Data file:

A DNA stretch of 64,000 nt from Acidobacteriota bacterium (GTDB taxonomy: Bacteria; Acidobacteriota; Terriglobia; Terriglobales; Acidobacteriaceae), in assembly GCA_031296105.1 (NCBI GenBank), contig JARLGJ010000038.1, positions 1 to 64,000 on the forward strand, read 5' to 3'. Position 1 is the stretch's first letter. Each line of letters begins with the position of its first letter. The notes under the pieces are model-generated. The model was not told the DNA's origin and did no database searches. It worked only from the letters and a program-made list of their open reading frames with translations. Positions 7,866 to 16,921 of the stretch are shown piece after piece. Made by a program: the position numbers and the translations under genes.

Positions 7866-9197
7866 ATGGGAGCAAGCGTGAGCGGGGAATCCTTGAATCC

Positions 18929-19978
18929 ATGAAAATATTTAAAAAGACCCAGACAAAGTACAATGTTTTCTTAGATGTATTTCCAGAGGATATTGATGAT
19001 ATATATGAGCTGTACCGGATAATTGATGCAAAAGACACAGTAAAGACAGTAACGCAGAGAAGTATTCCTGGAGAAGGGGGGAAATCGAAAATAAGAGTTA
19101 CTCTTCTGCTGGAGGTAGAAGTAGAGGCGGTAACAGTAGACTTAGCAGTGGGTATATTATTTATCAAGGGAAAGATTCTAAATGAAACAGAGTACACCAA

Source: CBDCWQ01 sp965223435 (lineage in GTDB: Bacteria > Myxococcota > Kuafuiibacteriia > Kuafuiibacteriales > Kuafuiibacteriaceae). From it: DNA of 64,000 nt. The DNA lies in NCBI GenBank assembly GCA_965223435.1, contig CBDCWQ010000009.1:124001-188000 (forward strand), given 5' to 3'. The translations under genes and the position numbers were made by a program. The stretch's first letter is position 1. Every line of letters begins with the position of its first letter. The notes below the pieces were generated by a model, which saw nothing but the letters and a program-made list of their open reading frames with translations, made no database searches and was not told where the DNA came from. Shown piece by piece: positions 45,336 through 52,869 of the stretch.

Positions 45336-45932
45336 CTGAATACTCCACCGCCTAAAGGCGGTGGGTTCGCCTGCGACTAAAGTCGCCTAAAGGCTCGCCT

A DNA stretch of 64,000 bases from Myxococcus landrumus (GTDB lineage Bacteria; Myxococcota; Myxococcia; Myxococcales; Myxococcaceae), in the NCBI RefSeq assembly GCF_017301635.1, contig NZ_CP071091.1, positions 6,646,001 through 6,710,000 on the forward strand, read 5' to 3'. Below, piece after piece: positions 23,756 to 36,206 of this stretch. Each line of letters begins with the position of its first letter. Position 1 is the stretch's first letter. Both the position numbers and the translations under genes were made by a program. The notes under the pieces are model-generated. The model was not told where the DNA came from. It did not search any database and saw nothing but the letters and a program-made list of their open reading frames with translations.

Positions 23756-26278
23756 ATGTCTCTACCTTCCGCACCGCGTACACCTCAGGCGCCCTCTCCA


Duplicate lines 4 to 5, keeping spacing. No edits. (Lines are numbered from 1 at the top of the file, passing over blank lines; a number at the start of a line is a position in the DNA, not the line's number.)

Positions 18929-19978
18929 ATGAAAATATTTAAAAAGACCCAGACAAAGTACAATGTTTTCTTAGATGTATTTCCAGAGGATATTGATGAT